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Head Of Consumer Financial Protection Bureau To Step Down


The director of the Consumer Financial Protection Bureau is stepping down. Richard Cordray has led the federal agency since it was created seven years ago after the financial crisis. Its mission is to protect consumers from predatory or unfair practices by financial institutions, and now consumer advocates are worried about who President Trump will choose as the new director. NPR's Chris Arnold reports.

CHRIS ARNOLD, BYLINE: Democrats generally hail Richard Cordray as a hero of consumer protection. Under his leadership, the bureau went after mortgage lenders, Wall Street banks, payday loans. It took action against a big company that was cheating people who had student loans. And all told, the bureau put $12 billion back into the pockets of American consumers, and it created new rules for financial firms. Dennis Kelleher heads up Better Markets. It's a Wall Street watchdog group.

DENNIS KELLEHER: I think it is a sad day because Director Cordray really has done a terrific job.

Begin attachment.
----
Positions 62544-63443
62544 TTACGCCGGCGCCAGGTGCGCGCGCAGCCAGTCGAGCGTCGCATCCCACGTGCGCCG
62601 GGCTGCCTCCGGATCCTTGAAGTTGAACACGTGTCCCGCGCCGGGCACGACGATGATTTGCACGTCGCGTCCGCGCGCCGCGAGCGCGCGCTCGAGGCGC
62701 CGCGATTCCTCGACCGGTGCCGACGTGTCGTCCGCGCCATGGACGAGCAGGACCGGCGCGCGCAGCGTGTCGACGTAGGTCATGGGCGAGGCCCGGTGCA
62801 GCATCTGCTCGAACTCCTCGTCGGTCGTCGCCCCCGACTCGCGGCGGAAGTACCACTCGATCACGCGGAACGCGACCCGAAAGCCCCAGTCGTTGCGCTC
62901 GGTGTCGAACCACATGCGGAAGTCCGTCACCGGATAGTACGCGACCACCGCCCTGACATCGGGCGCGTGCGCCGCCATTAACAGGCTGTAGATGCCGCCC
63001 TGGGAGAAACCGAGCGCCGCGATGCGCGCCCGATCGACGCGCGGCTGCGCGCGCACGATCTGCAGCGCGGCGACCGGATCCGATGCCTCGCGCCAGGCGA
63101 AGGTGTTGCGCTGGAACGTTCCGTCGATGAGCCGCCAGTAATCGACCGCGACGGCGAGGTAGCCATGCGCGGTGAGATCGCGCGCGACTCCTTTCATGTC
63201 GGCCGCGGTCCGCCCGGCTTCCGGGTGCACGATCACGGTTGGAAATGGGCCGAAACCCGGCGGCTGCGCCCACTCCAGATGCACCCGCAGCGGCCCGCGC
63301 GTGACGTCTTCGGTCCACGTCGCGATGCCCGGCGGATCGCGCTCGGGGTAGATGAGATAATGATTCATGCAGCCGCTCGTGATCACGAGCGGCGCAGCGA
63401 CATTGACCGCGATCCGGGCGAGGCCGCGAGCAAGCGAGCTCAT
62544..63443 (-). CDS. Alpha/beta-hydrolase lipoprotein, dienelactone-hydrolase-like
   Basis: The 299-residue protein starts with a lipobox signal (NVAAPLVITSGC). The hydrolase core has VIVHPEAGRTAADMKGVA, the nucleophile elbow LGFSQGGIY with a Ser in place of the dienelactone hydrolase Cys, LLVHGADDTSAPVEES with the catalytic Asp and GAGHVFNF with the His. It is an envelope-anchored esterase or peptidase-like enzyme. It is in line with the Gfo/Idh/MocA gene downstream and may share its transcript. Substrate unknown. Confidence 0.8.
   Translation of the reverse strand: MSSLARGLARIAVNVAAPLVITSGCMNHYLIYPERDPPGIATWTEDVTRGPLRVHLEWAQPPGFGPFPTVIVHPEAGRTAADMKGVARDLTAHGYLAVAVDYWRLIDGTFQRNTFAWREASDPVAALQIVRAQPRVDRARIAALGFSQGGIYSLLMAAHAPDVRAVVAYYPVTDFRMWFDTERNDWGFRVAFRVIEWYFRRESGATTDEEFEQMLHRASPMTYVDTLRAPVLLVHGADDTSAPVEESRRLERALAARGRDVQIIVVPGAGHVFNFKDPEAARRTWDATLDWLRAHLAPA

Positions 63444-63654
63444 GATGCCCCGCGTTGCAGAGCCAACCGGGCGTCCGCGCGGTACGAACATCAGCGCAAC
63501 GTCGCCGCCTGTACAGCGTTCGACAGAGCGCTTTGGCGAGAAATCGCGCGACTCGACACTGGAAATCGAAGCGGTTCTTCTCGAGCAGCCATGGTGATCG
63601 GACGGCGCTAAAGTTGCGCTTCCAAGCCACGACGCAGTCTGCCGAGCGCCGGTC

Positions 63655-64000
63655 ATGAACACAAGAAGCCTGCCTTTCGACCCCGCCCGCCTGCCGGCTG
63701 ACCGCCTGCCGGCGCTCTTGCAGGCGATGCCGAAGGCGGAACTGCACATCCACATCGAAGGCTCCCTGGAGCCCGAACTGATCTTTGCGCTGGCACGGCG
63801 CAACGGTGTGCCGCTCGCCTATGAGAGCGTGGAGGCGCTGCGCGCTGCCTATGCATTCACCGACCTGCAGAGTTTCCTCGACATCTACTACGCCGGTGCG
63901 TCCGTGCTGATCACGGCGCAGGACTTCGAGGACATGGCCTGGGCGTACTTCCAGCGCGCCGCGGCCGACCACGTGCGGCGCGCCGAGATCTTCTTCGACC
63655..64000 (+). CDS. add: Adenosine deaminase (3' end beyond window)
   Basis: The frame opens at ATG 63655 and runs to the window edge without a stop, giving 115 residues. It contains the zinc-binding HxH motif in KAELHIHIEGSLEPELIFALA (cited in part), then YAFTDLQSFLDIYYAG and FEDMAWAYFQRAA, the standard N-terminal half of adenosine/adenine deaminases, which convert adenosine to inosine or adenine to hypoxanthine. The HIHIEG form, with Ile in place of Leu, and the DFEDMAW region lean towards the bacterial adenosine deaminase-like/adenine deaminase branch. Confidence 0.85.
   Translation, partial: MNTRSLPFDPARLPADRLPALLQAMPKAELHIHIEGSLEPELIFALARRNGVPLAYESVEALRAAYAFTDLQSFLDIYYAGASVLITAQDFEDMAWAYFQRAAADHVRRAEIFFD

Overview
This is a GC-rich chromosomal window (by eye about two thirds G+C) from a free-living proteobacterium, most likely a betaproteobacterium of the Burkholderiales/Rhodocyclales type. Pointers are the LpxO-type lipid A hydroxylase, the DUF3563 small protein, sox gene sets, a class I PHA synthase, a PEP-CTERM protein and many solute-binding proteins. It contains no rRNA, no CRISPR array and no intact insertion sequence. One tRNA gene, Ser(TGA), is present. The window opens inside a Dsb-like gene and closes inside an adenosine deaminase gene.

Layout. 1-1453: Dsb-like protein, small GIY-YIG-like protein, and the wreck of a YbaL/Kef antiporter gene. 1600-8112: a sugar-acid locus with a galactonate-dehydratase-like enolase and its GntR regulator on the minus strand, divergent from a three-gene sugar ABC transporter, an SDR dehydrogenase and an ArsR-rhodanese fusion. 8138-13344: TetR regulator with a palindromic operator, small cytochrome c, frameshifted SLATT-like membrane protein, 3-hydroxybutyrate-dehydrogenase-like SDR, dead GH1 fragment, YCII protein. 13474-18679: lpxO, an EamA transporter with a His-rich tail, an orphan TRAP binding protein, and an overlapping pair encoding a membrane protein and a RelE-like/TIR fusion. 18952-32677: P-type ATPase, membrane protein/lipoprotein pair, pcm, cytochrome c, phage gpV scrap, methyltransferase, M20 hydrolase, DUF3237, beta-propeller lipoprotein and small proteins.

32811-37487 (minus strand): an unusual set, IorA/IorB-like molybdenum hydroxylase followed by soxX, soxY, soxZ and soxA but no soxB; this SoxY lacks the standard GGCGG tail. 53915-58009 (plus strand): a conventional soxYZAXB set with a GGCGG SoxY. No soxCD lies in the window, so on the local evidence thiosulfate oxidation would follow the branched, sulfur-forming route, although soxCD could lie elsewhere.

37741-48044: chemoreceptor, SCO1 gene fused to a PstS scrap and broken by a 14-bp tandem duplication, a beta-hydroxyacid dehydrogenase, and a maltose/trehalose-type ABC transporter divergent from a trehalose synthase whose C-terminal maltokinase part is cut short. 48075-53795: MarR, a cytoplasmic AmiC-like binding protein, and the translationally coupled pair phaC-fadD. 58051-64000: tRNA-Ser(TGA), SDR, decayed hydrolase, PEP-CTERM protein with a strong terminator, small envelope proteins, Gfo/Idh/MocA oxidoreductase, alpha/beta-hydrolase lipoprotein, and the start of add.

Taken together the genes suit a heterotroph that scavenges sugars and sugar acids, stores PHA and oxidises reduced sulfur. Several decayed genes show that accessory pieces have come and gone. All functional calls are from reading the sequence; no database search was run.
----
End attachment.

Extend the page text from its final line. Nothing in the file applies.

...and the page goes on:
ARNOLD: But Republicans in Congress almost uniformly have attacked Cordray. They've said he's too aggressive and holds too much power in his role as a cop keeping watch on Wall Street. Cordray withstood regular calls for his removal by Republicans, particularly the chair of the House Financial Services Committee, Jeb Hensarling.


JEB HENSARLING: Not only must Mr. Cordray go, but this current CFPB must go as well.

ARNOLD: That was back in April. Cordray responded, speaking on NPR back then.


RICHARD CORDRAY: If you're going after large banks and large financial companies to try to make sure people are being treated fairly, you're going to make some enemies, and you're going to make people uncomfortable. But that's the job we're supposed to do. It's an important job for Americans.

ARNOLD: Republicans in Congress and the Trump administration recently overturned a CFPB rule. It would have stopped banks from avoiding class-action lawsuits. That has Kelleher concerned about what Republicans will do as Cordray leaves the bureau.

KELLEHER: We are very worried that this administration will appoint somebody who will actually undermine its mission to protect consumers.

ARNOLD: There's been speculation that Cordray might run for governor in Ohio, but he did not give a reason for stepping down. Chris Arnold, NPR News. Transcript provided by NPR, Copyright NPR.

NPR correspondent Chris Arnold is based in Boston. His reports are heard regularly on NPR's award-winning newsmagazines Morning Edition, All Things Considered, and Weekend Edition. He joined NPR in 1996 and was based in San Francisco before moving to Boston in 2001.